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Pagan rock is music created by (and in some cases for) adherents of one of the many Neopagan and occult traditions that emerged in the middle to late 20th century. In some cases this definition is stretched to include bands embraced by modern Pagans and occult practitioners (Faith and The Muse for example). Bands in this genre will often use pagan and occult imagery and deal with pagan themes.
The term "Pagan rock" differentiates the genre from new-age music, and from the traditional folk music found at many Neopagan events and gatherings. While many bands under this loose category do incorporate rock and roll styles, one can also find bands inspired by gothic rock, medieval music, the darker elements of traditional and folk music, Celtic music, neofolk and neo-classical, darkwave, ethereal, ambient, industrial and experimental music.
In many ways, the label of "Pagan rock" carries with it the same complexities and problems as Christian rock. Like contemporary Christian music, it is more an umbrella term than a cohesive musical genre. The Pagan rock label can include bands like Inkubus Sukkubus and The Moon and the Nightspirit who explicitly state their allegiance to Neopaganism; bands like Abney Park who have Neopagans in the band but do not label themselves as pagan rock, and bands like Unto Ashes who sing songs involving occult and Neopagan themes but avoid publicly labeling their personal belief systems.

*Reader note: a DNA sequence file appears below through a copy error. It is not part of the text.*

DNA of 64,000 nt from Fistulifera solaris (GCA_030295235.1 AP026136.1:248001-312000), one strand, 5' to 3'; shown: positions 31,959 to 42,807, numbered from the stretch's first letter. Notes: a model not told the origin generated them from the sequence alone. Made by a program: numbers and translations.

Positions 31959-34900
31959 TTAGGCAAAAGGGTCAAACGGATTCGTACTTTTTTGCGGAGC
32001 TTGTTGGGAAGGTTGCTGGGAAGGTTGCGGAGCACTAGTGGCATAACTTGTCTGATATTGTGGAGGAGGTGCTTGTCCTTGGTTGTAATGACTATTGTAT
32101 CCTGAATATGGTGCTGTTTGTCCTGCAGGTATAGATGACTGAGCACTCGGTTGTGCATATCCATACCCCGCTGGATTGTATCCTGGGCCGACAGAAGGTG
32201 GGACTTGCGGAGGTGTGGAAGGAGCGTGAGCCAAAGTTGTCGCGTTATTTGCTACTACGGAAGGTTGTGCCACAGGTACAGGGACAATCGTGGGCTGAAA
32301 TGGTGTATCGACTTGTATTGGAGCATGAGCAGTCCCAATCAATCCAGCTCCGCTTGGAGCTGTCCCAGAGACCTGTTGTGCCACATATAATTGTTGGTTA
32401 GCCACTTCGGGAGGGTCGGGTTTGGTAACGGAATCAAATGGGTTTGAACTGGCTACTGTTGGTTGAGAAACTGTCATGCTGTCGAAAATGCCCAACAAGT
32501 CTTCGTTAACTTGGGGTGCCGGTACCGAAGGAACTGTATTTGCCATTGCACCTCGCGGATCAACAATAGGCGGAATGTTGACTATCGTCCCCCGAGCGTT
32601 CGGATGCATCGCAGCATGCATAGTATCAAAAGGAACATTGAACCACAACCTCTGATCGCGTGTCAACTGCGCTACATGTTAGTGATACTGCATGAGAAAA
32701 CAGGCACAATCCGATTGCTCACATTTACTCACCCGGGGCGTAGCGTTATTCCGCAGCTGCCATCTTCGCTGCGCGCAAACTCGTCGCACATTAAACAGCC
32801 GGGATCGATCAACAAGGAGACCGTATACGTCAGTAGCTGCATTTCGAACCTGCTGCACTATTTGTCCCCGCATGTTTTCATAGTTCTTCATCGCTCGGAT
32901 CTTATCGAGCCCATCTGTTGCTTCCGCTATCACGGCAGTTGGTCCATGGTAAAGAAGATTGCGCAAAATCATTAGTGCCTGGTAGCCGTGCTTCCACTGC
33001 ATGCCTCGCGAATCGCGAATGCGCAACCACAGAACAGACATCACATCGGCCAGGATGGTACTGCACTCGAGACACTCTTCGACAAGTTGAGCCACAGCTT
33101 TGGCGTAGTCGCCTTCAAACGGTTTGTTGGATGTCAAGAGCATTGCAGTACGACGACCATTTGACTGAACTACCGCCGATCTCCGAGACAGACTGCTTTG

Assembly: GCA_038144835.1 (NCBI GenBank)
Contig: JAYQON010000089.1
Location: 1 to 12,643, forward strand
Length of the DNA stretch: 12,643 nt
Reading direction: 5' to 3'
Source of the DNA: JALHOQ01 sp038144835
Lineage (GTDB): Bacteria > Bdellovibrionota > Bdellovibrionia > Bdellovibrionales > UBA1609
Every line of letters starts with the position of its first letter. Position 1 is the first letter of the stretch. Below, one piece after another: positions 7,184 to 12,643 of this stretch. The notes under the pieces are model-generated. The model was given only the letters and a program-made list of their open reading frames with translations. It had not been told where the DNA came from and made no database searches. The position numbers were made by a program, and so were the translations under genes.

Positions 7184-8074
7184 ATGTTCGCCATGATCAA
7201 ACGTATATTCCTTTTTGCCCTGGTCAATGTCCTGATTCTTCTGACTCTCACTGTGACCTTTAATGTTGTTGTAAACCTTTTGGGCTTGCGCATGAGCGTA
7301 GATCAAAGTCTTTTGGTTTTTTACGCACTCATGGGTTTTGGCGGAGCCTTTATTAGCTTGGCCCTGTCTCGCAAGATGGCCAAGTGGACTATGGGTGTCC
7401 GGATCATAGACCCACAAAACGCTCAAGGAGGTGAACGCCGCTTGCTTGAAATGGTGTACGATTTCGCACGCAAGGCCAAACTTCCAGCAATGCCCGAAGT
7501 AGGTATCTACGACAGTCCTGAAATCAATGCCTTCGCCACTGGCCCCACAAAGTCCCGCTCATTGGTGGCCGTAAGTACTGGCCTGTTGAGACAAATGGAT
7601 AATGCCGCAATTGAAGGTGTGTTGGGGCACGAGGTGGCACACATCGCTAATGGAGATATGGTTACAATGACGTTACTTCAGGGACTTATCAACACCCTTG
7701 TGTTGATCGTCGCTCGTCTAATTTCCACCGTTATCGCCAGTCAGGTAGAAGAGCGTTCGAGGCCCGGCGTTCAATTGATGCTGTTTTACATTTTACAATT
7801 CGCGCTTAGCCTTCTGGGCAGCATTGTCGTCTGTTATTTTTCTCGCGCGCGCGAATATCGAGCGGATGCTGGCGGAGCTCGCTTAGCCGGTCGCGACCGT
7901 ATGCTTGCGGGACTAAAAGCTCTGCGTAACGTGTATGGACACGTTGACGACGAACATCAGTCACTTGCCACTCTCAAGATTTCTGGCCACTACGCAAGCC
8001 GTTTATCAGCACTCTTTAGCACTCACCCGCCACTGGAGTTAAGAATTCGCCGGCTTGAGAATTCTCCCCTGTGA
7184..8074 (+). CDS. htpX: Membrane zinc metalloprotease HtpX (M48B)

The current conceptions of a "Pagan rock" genre lay with two musical strands: first, with the idea of a modern music created by and for Neopagans as typified by the artist Gwydion Pendderwen and, secondly, with the occult themes pursued by early industrial music pioneers Genesis P-Orridge (Throbbing Gristle, Psychic TV) and John Balance (Coil, Current 93). Unlike the previous dabbling with occult and romantic pre-Christian themes pursued by rock bands in the 1960s and early 1970s (as typified by artists such as Led Zeppelin, Black Sabbath and Donovan), these new artists were earnest subscribers to Neopagan religion (in the case of Pendderwen) and ritual magic (in the case of P-Orridge and Balance Thee Temple ov Psychick Youth). The mixture of openly Neopagan lyrics, occultism, and the counter-cultural impulses of the post-punk era would create fertile soil for the inspiration of several bands that would form from the late 1980s forward.
One of the first bands to be labeled as Pagan rock by the press was the British gothic rock band Inkubus Sukkubus, founded in 1989, who have pagan members or whose songs use pagan imagery and pagan themes. Since the appearance of Inkubus Sukkubus, many gothic rock and darkwave bands have emerged with Neopagan members and lyrical themes.